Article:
This is an inspirational book of the home garden (or make-yourself-a-more-mature-human-person) variety. As such, it touches...

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SEED OF THE NEW AGE

This is an inspirational book of the home garden (or make-yourself-a-more-mature-human-person) variety. As such, it touches on the expected topics; e.g., the importance of a personal God, how to get the most out of one's relationship with God, how to achieve a balanced view of life and death. It also deals with a few that are more esoteric, such as the significance of dreams and what the author calls ""inner disturbances"" -- ""viruses, flu, nervous exhaustion, hypertension."" The book as a whole reads like a collection of ill-prepared sermons based on random readings from the Reader's Digest. The sequence of thoughts is illogical; the author's observations, sophomoric; the style, primitive; the language, ambiguous in its syntactical barbarism. The book, in fact, is so poorly conceived and so clumsily executed that one also loses sight of the fact that there is a ready market--and a large one--for works of this kind.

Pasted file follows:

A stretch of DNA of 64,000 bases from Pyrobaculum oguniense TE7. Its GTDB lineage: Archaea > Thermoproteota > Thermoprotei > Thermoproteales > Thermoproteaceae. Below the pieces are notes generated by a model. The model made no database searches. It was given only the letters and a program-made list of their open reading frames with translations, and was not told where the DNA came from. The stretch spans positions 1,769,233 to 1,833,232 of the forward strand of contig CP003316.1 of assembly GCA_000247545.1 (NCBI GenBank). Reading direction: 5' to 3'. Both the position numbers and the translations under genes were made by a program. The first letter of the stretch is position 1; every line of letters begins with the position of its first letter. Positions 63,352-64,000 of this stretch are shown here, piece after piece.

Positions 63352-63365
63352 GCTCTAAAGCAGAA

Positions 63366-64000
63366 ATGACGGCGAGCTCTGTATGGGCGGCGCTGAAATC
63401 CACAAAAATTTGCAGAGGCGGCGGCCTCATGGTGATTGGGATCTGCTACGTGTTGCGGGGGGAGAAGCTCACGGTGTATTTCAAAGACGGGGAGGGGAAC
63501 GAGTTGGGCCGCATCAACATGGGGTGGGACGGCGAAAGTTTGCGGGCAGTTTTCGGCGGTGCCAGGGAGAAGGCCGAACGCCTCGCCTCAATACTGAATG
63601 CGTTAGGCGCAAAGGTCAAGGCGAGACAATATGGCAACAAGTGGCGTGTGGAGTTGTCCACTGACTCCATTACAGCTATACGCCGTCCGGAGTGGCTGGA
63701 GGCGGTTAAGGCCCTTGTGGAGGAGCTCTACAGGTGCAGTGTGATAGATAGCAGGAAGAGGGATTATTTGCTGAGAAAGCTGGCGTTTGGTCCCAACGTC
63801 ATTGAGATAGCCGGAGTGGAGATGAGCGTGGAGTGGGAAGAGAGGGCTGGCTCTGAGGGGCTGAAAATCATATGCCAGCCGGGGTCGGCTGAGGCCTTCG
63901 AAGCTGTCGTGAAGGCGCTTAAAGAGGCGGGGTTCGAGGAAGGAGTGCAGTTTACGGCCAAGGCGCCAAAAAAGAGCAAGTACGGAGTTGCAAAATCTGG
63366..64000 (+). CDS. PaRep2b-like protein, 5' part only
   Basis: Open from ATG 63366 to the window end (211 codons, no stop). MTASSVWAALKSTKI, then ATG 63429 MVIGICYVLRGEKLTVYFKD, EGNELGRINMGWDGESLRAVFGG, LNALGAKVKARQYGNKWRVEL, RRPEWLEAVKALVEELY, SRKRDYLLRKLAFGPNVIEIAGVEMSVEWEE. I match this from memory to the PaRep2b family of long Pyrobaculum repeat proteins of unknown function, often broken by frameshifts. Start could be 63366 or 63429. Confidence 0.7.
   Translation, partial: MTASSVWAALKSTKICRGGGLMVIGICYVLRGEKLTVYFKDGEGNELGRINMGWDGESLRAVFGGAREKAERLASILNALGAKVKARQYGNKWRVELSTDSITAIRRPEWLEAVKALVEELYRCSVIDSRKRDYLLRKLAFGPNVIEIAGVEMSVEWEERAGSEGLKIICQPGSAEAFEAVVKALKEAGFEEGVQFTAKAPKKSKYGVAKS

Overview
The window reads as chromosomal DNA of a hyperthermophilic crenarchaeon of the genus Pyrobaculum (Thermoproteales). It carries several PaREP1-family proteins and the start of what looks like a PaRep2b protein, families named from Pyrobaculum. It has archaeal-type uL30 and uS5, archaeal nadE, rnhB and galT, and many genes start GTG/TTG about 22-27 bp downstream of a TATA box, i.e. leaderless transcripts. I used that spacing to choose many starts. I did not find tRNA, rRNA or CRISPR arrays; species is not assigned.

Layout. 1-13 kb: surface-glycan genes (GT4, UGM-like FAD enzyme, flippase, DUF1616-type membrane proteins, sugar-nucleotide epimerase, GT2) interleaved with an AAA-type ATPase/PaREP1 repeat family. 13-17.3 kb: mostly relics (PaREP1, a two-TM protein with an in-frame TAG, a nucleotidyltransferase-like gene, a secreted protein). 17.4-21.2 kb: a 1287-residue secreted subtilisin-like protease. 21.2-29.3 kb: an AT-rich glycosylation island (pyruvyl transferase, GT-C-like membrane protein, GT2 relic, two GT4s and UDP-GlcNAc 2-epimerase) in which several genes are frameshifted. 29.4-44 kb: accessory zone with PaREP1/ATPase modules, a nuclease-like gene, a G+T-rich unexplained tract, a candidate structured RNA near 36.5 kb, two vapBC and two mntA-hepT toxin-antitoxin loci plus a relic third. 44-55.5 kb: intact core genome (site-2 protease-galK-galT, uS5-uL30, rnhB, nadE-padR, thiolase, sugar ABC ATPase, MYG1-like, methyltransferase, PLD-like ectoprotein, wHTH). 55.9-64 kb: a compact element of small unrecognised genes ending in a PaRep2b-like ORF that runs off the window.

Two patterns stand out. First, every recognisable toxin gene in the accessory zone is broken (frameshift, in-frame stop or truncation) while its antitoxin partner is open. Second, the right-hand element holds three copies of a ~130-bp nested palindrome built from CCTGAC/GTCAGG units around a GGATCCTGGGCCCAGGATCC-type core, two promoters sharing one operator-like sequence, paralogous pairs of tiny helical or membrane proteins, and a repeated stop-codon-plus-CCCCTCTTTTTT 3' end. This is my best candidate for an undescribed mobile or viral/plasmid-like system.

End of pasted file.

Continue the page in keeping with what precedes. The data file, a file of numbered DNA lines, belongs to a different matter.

Pub Date: Feb. 27, 1969

ISBN: N/A

Page Count: -

Publisher: Doubleday

Review Posted Online: N/A

Kirkus Reviews Issue: Feb. 1, 1969